A new study from the Paulson Institute points out that Beijing’s efforts to expand the control of the Chinese Communist Party over state-owned enterprises is likely to have a regressive impact upon corporate governance reforms.
Beijing is forging ahead with its current round of state-owned enterprise reforms, which seek to introduce mixed ownership systems to large-scale government concerns, improving efficiency via the participation of private equity.
A total of 19 SOE’s participated in the first two rounds of reforms, including China Unicom and Eastern Airlines Logistics, with another 31 local SOE’s slated to take part in the third round, which will cover five sectors including real estate, construction, building materials, telecommunications and mining.
A new study from the Paulson Institute notes that changes to corporate governance are the very cornerstone of the SOE reform agenda, which in turn directly relates to Beijing’s current drive to implement mixed ownership reforms.
According to the study by Houze Song entitled “State-owned Enterprise Reforms: Untangling ownership, control and corporate governance,” the lack of external supervision of management has been one of the chief problems besetting Chinese SOE’s since the founding of the PRC.
“The lack of external scrutiny over top executives has led to problems ranging from imprudent decisions that are not actually in the interest of the SOE’s to management’s corrupt behaviours such as stripping state assets for personal gain,” writes Song.
“Therefore progress in these two areas – corporate governance and mixed ownership – is a key measure of whether and how much China is actually reforming its SOE’s.”
Song points out that the two are inextricably related, given that strong corporate governance is needed to secure the success of mixed ownership reform by giving protection to private investors and shoring up their confidence.
This is especially the case given that the current round of mixed-ownership reforms are unlikely to confer private investors with control of the SOE’s in which they invest, given the immense size of the sector and Beijing’s desire to retain control of the economy.
Song remains deeply pessimistic about the prospects for corporate governance reform in China, however, given Beijing’s ongoing efforts to increase the clout of party organisations within SOE’s.
According to Song these efforts to expand the influence of internal party organisations within companies are a retrograde move which run directly contrary to the broader reform goal of improving their economic performance.
“Strengthening CCP control over SOE’s is an agenda that has preoccupied Chinese policymakers for at least the past five years,” Song writes.
“It is an initiative that will, in practical terms, reverse the longstanding approach of transforming SOE’s into more commercially oriented operations…consolidating CCP control over SOE’s will actually make reforms much more difficult to implement.”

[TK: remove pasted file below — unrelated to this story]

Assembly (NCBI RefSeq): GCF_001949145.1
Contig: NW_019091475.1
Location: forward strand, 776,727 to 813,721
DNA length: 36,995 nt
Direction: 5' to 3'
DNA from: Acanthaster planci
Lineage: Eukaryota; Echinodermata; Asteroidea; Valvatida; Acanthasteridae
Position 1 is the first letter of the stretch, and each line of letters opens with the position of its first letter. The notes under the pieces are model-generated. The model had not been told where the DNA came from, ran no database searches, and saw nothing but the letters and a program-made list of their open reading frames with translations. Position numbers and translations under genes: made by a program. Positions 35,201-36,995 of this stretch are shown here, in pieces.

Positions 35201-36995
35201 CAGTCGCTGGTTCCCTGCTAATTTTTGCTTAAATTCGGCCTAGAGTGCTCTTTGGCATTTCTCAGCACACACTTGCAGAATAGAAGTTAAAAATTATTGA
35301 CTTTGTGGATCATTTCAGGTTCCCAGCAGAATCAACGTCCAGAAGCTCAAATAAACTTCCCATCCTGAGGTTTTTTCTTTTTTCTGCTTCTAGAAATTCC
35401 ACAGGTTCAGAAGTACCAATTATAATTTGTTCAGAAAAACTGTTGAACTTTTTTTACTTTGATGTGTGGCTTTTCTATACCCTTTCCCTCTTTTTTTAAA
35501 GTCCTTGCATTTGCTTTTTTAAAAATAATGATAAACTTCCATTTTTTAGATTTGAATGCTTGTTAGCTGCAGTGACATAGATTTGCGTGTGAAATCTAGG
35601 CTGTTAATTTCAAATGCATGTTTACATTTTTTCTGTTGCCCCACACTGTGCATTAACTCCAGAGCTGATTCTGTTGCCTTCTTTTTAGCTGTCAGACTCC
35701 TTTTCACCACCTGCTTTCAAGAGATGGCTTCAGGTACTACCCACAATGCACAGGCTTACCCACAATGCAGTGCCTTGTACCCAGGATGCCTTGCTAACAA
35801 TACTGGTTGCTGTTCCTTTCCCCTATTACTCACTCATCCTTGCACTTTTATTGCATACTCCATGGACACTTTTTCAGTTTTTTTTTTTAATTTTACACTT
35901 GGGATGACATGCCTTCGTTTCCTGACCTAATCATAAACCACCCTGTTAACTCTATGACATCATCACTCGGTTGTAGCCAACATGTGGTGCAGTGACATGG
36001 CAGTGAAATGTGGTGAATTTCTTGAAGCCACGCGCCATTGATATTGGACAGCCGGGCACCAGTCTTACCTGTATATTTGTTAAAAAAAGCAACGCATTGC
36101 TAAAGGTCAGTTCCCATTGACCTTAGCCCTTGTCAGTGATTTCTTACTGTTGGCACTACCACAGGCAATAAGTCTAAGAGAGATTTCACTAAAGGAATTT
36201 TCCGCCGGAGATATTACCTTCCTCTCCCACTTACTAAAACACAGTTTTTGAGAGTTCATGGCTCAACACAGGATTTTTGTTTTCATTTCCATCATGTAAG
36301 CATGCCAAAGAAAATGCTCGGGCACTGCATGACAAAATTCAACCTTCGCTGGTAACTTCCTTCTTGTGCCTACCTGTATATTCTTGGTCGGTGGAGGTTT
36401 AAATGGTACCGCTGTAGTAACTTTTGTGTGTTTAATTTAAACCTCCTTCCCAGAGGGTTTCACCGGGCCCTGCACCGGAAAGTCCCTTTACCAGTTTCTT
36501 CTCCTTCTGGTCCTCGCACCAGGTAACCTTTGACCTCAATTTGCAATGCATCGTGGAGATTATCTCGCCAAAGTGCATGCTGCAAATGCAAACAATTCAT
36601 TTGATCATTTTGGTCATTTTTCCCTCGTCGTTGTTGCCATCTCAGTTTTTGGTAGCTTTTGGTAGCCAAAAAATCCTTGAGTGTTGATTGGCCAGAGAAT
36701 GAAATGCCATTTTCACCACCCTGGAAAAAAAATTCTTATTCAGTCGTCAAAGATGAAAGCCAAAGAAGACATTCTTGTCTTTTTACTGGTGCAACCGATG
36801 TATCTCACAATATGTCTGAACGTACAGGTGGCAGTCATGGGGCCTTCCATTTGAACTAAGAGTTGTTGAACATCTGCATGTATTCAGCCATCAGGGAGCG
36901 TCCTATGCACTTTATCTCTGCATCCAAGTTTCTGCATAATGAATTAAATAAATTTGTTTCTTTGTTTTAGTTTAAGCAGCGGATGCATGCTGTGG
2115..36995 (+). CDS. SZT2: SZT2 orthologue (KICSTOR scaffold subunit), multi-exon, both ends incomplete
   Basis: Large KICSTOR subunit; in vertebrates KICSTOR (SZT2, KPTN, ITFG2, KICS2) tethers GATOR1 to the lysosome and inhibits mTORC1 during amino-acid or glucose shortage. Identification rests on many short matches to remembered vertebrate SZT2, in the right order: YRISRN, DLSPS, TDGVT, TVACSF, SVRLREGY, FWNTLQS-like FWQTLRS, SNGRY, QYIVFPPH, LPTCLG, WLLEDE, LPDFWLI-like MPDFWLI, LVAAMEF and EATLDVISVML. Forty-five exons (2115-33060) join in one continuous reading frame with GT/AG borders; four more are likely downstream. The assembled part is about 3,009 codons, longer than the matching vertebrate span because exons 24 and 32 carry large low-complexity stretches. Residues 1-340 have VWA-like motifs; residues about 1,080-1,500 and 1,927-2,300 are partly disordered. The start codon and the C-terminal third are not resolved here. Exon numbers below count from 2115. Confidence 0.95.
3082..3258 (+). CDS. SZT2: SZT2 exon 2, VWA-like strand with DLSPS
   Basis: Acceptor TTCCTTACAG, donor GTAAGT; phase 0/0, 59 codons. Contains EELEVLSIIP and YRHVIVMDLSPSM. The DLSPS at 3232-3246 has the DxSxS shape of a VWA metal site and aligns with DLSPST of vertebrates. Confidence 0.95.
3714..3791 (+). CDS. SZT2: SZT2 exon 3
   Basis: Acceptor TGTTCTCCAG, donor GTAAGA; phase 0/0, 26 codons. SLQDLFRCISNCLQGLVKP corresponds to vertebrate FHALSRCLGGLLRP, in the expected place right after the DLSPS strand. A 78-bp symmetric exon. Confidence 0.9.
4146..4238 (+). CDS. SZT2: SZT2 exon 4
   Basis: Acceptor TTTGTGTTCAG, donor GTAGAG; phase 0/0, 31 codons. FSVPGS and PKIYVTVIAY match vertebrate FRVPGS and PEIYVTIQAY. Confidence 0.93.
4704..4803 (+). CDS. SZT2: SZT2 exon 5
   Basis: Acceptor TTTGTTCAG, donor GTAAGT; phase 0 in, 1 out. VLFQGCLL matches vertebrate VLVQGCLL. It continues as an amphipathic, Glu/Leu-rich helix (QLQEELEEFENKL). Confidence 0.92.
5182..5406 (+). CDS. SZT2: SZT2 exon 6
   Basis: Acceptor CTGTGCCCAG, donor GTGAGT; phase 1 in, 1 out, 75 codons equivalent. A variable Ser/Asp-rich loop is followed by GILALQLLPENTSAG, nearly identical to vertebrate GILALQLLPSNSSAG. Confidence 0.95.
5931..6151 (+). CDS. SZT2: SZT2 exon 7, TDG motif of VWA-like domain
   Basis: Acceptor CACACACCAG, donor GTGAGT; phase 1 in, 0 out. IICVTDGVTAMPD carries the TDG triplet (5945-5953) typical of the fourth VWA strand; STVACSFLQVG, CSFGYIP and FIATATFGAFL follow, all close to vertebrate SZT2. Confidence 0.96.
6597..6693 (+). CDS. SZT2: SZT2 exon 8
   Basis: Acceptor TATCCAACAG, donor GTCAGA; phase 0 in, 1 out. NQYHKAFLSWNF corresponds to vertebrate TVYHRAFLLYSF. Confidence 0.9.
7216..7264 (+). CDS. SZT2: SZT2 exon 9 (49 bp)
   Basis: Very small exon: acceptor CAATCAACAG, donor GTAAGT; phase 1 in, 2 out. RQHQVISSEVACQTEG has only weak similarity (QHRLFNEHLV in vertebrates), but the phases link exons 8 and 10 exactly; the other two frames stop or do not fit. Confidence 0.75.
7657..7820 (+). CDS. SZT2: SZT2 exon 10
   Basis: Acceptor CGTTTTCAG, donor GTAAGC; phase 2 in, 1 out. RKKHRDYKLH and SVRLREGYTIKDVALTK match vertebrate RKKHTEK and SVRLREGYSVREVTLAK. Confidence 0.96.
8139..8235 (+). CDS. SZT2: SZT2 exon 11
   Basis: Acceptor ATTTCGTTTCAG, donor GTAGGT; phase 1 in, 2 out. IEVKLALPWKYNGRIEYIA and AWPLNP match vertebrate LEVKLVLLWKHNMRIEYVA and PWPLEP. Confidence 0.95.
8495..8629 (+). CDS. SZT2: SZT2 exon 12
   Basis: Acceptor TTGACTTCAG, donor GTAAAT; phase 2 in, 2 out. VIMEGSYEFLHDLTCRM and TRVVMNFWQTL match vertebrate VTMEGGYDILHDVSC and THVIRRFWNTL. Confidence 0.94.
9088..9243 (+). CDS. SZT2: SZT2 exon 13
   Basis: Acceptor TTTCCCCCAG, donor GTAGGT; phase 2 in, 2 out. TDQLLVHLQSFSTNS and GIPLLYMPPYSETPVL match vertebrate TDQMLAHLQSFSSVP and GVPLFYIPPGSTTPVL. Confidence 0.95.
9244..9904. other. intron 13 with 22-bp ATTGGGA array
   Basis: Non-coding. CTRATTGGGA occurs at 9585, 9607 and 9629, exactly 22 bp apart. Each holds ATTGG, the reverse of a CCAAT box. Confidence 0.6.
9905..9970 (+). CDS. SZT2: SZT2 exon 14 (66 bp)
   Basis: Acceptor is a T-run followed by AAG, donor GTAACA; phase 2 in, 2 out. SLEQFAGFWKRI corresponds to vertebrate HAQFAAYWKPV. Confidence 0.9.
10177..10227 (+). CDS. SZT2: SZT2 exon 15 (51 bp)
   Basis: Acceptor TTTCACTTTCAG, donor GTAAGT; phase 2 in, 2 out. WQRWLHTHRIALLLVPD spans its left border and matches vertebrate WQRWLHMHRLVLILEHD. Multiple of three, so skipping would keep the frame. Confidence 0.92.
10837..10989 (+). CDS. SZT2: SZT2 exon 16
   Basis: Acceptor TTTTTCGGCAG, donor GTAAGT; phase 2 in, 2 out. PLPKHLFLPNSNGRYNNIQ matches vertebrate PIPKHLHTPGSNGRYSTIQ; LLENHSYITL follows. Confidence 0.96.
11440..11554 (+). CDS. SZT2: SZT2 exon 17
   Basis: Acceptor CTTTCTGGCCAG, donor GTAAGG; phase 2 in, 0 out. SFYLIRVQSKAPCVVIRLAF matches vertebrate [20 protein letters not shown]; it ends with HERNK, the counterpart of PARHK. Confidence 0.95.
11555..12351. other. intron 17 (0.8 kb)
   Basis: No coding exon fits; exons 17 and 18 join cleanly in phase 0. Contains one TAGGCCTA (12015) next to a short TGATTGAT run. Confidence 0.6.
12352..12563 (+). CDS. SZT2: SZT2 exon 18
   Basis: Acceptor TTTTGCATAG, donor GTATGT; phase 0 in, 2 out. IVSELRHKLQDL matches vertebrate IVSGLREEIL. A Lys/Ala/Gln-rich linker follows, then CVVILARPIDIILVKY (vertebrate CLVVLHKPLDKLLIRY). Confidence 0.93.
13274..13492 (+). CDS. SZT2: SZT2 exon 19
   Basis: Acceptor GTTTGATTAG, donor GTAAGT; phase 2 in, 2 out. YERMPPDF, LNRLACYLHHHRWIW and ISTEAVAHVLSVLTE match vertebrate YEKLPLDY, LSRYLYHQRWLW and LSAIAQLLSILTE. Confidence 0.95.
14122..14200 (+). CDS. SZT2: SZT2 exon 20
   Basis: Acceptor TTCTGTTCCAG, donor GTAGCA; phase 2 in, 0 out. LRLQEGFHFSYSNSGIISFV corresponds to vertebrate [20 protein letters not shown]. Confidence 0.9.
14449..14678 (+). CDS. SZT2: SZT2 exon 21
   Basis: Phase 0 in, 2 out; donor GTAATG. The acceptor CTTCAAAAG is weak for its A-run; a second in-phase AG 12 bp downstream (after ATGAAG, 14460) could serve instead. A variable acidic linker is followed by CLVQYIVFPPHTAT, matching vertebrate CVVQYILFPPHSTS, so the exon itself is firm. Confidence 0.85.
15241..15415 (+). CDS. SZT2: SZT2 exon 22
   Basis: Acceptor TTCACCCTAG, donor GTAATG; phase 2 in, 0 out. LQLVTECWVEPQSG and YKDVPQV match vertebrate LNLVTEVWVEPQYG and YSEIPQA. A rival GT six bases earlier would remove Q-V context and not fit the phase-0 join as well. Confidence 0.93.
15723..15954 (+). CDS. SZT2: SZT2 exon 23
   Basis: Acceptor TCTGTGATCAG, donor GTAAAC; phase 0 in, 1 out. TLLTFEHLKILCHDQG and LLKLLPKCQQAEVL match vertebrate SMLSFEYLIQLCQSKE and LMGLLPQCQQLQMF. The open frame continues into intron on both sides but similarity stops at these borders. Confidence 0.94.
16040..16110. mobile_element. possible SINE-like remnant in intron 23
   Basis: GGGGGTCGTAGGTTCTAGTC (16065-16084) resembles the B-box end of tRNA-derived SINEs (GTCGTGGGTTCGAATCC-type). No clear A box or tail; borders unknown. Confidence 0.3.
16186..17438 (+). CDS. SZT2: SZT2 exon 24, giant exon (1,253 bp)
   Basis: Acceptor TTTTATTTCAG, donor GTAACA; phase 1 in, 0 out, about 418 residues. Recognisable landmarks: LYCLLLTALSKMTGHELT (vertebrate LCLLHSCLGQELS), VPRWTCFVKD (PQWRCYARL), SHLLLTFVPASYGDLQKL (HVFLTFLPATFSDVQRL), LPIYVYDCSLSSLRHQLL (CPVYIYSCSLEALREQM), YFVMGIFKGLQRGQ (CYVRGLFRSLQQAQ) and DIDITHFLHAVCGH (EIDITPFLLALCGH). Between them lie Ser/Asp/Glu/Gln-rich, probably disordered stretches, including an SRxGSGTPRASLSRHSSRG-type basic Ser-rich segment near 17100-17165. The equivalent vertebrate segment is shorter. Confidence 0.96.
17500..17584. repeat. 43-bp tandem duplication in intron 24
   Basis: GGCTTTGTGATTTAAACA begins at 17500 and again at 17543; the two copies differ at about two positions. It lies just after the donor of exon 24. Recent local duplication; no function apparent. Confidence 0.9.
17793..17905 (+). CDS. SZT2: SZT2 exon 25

Song points out that structure of SOE’s differs most markedly from that of orthodox corporations in that they simultaneously possess both a board and a Party committee – a feature which greatly complicates the exercise of power within these organisations, and poses a major challenge to corporate governance reform.
Reforms efforts this year have involved some experimentation with the delegation of more authority to SOE boards, with trials for their participation in the evaluation of management and the setting of executive compensation levels at under 10 central SOE’s or their subsidiaries.
Beijing had also mandated that all central SOE’s and their subsidiaries “corporatize” via the creation of a board by 2020 – a form of restructuring which two-thirds of central SOE’s have not yet undergone.
Song claims that these token efforts to increase the role and influence of boards will likely be derailed by Beijing’s preoccupation with retaining control over SOE’s, as embodied by a CCP Central Committee document dating from 2010 called the “Three Significants and One Large,” which requires that all major decisions involve the Party committee, the board and management.
This policy grants broader discretion to the Party committee over a greater range of business activities, with the potential to make them the highest executive authority within SOE’s to the detriment of the corporate board.
“Decision-makers now favour putting the Party committee atop the board as the ultimate authority in an SOE,” Song writes.
“If this effort is fully implemented and enforced, then more independent boards will never really become a reality of China’s corporate landscape.”
The greatest flaw of this policy is that is severely undermines corporate governance, given that SOE senior executives are invariably Party committee members themselves.
“Empowering the Party committee in corporate affairs is tantamount to empowering SOE senior executives themselves, which will reduce independent supervision of SOE management and further stymie the effort to improve corporate governance
“Over the long term, this will likely hinder the long-standing effort to turn SOE’s into more commercial enterprises.”